this being the same for all men is less taken into account, especially by
the Hebrews, who claimed a pre-eminence, and despised other men and other
men's knowledge.

(111) Lastly, the prophets were said to possess the Spirit of God because
men knew not the cause of prophetic knowledge, and in their wonder referred
it with other marvels directly to the Deity, styling it Divine knowledge.

(111) We need no longer scruple to affirm that the prophets only
perceived God's revelation by the aid of imagination, that is, by words and
figures either real or imaginary. (112) We find no other means mentioned in
Scripture, and therefore must not invent any. (113) As to the particular law
of Nature by which the communications took place, I confess my ignorance.
(114) I might, indeed, say as others do, that they took place by the power
of God; but this would be mere trifling, and no better than explaining some
unique specimen by a transcendental term. (115) Everything takes place by
the power of God. (116) Nature herself is the power of God under another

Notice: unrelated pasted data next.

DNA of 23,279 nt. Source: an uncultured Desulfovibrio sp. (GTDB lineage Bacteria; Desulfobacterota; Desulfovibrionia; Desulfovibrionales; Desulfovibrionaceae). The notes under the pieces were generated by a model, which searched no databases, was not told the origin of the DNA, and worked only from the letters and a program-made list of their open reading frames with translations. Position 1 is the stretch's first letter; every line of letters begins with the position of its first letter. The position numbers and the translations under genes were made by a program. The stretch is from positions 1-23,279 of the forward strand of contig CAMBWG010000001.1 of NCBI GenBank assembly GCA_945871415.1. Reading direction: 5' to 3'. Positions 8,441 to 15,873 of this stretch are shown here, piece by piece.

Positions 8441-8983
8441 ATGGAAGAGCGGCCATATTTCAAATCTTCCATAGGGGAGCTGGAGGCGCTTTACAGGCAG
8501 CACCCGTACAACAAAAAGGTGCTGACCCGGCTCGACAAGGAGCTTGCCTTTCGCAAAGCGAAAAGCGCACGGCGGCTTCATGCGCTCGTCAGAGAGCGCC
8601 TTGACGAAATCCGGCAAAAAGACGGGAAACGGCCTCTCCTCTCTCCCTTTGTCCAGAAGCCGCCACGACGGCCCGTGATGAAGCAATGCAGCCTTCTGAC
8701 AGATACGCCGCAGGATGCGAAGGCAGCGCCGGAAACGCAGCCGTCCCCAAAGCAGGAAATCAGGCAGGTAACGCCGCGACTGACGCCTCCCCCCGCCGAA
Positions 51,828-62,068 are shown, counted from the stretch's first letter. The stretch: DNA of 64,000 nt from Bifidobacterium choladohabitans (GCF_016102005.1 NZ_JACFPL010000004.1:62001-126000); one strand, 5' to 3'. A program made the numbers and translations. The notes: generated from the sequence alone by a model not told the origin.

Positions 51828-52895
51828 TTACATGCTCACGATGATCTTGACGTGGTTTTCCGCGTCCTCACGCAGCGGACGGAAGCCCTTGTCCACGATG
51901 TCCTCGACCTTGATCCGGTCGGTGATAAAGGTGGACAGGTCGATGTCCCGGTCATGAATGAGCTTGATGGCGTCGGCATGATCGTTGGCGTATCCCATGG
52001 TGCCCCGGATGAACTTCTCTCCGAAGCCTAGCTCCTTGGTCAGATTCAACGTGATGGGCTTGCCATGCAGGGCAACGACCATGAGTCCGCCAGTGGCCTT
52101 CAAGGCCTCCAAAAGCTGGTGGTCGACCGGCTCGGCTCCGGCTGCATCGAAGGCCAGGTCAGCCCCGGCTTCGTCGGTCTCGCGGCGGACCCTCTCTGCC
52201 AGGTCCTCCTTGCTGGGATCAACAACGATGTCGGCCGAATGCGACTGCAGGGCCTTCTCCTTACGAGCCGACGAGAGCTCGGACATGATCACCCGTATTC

name, and our ignorance of the power of God is co-extensive with our
ignorance of Nature. (117) It is absolute folly, therefore, to ascribe an
event to the power of God when we know not its natural cause, which is the
power of God.

(118) However, we are not now inquiring into the causes of prophetic
knowledge. (119) We are only attempting, as I have said, to examine the
Scriptural documents, and to draw our conclusions from them as from ultimate
natural facts; the causes of the documents do not concern us.

(120) As the prophets perceived the revelations of God by the aid of
imagination, they could indisputably perceive much that is beyond the
boundary of the intellect, for many more ideas can be constructed from words
and figures than from the principles and notions on which the whole fabric
of reasoned knowledge is reared.

(121) Thus we have a clue to the fact that the prophets perceived nearly
everything in parables and allegories, and clothed spiritual truths in